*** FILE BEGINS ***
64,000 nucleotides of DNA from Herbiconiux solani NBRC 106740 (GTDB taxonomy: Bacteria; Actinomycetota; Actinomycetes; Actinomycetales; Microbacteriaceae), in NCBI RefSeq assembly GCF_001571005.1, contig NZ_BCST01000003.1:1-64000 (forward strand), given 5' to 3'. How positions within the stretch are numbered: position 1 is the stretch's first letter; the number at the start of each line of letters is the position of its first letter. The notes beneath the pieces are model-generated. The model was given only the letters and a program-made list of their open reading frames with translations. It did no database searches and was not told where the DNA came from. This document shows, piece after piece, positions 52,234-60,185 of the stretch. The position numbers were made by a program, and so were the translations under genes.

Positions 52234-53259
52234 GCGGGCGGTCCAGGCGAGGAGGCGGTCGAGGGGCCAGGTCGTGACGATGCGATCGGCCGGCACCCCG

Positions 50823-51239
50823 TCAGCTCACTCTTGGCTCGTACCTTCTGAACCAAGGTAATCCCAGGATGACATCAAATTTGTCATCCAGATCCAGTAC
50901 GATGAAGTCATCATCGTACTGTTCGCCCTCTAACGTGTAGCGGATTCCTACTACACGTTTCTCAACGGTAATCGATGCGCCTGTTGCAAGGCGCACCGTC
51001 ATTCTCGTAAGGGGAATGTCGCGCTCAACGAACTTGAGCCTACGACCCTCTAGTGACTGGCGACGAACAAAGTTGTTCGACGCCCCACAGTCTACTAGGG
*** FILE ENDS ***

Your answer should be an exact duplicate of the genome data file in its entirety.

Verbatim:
64,000 nucleotides of DNA from Herbiconiux solani NBRC 106740 (GTDB taxonomy: Bacteria; Actinomycetota; Actinomycetes; Actinomycetales; Microbacteriaceae), in NCBI RefSeq assembly GCF_001571005.1, contig NZ_BCST01000003.1:1-64000 (forward strand), given 5' to 3'. How positions within the stretch are numbered: position 1 is the stretch's first letter; the number at the start of each line of letters is the position of its first letter. The notes beneath the pieces are model-generated. The model was given only the letters and a program-made list of their open reading frames with translations. It did no database searches and was not told where the DNA came from. This document shows, piece after piece, positions 52,234-60,185 of the stretch. The position numbers were made by a program, and so were the translations under genes.

Positions 52234-53259
52234 GCGGGCGGTCCAGGCGAGGAGGCGGTCGAGGGGCCAGGTCGTGACGATGCGATCGGCCGGCACCCCG

Positions 50823-51239
50823 TCAGCTCACTCTTGGCTCGTACCTTCTGAACCAAGGTAATCCCAGGATGACATCAAATTTGTCATCCAGATCCAGTAC
50901 GATGAAGTCATCATCGTACTGTTCGCCCTCTAACGTGTAGCGGATTCCTACTACACGTTTCTCAACGGTAATCGATGCGCCTGTTGCAAGGCGCACCGTC
51001 ATTCTCGTAAGGGGAATGTCGCGCTCAACGAACTTGAGCCTACGACCCTCTAGTGACTGGCGACGAACAAAGTTGTTCGACGCCCCACAGTCTACTAGGG